It is so easy to remember to pick up infants and soothe them by rocking them and speaking softly. However, with a school aged child, many parents forget that the same processes would also help their child: touch, proximity, a soothing sing-song voice and waiting until the temper has cooled until a challenging activity can be completed. High pitched voices, empty threats (“I’m going to leave without you!”) and exasperation won’t make a child more efficient. It may scare him, but in the process will wire in a higher emotional temperature in his brain, making him less likely to tap into the more complex functions of the brain (such as adapting, problem solving and planning) that rely on cooler temperatures.


Given the lifestyles for most households in the DC area, being a thermostat happens in fits and spurts. Setting the intention to be a thermostat can require some considerable reworking of family dynamics and more than just seasonal maintenance.


Some of the key elements are the following:


1)  Know (and accept) your child. You can provide acceptance and empathy as a safe base from which s/he can learn to better manage who s/he is. But also, set reasonable expectations based on development. Anticipate issues and plan with your spouse, with input from your child depending on age. Adjust your expectations to reflect your understanding of your child’s own personal needs. You know your child better than anyone.

2)  Adopt a ‘being with’ attitude in moments of stress. This means communicating that you will remain present with the child, that you hear what she is saying, that you understand and care. However, it does not mean that you always agree with what s/he says, that you must make her happy or that you must solve her problems.

3)  Don’t sweep issues under the rug. Once the child is calm, you can come back to the issue or the event in a family meeting or one on one.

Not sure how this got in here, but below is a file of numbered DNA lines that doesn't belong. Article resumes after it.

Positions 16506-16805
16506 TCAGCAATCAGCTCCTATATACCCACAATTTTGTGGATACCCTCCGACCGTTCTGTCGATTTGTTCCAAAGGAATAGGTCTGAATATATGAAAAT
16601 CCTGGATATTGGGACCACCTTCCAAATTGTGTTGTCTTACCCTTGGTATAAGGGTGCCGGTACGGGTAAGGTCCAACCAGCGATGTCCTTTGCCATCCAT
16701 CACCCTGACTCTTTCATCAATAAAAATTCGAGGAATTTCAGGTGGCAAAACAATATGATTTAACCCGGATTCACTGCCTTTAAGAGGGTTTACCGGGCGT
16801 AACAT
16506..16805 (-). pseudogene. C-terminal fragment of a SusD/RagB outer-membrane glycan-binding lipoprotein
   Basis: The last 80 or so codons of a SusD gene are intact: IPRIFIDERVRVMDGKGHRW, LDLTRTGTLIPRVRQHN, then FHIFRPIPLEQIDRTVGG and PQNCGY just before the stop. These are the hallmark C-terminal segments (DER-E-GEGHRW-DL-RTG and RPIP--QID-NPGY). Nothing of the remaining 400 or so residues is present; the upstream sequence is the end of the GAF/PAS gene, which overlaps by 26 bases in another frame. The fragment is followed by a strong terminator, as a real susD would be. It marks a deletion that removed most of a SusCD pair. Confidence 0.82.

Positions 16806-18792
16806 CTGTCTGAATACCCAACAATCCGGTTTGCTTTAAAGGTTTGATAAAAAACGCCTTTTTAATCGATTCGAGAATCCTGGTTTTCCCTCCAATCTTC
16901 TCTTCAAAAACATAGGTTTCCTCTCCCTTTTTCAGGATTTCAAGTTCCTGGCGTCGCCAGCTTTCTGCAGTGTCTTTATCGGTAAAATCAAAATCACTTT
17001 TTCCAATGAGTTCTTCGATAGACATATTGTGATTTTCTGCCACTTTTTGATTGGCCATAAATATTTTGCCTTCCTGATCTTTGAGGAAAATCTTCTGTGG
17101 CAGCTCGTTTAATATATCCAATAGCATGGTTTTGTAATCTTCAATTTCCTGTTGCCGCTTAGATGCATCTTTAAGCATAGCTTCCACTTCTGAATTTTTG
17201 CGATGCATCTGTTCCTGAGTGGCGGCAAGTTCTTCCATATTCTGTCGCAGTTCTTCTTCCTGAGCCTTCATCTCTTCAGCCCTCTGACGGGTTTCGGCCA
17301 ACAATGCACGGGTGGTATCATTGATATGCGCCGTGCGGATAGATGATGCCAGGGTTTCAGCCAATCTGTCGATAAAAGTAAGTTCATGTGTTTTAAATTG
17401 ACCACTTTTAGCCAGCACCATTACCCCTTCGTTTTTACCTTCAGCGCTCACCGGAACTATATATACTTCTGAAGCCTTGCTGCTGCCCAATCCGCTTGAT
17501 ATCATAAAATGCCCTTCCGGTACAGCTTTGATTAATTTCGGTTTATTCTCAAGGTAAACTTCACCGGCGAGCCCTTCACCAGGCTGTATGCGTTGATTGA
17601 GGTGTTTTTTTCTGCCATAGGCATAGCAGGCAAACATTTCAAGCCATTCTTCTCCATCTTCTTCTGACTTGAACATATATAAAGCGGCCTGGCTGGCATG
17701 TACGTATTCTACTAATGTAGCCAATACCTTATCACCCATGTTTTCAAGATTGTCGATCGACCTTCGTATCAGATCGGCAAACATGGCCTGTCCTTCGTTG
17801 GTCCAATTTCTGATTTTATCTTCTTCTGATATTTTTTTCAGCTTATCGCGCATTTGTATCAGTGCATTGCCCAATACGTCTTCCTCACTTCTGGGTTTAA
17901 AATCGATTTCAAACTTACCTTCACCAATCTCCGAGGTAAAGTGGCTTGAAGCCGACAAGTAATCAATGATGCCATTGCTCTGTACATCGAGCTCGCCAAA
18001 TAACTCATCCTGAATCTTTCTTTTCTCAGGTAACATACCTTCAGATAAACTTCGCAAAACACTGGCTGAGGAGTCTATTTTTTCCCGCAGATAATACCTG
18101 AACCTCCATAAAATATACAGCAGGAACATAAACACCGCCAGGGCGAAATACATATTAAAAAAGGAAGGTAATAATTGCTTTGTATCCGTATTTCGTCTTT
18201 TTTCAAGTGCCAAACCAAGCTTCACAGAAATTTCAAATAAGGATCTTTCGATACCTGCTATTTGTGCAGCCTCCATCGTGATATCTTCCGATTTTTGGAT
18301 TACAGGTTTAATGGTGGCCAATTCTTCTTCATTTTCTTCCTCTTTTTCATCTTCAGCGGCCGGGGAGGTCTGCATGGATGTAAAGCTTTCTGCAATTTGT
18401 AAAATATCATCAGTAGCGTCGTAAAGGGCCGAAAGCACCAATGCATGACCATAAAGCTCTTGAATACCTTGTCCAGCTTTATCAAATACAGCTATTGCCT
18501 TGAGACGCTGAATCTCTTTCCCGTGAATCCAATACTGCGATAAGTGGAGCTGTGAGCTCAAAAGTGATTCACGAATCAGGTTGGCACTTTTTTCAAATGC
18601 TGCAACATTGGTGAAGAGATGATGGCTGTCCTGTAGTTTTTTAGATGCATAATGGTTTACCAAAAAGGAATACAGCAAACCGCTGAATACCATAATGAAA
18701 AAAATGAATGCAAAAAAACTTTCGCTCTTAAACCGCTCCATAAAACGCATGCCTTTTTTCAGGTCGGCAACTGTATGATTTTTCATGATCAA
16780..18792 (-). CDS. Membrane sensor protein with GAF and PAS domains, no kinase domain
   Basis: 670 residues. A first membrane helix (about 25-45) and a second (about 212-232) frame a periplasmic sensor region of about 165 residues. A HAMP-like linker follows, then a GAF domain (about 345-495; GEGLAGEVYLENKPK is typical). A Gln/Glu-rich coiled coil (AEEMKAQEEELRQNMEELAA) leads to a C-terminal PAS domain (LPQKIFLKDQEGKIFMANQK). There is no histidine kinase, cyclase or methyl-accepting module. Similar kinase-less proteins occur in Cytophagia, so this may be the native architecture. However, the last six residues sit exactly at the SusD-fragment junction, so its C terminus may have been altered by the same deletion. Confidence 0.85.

4)  If once you fail, try again. The most important thing may not be what you do in the moment, but how you recover from mistakes.  If you are unable to stay calm and get agitated with your child, go back to your child when you and he are both calm, apologize for your behavior and talk about how you and he felt at the time. Parents are powerful role models, when you apologize with the aim of repairing the relationship you teach your child that he can do so without losing face.

5)  Learn to set limits to ensure your child’s safety and growth AND to preserve your own sanity. Adjust your expectations based on what you know you can do without getting irritated. Your own anger is the best red flag that something is wrong and you have given more than you can give. The answer is to revisit how you got there. What compelled you to give what you do not have? Setting clearer limits, expecting cooperation and collaboration from children, expecting age appropriate behaviors, and adjusting your schedule for self-care can all contribute to reducing your impulse to overdo.

6)  Align your expectations with your values and priorities for your family. The first step here is to identify your values and what makes your life worth living. Then revisit your current schedule, so as to make physical space for those things that give you pleasure and joy as a family. By creating a positive atmosphere at home, you convey to your kids that they are worthy of happiness, that they too can make choices for connection, that they can grow up and have a happy family life.


I wish you all a good start to the school year!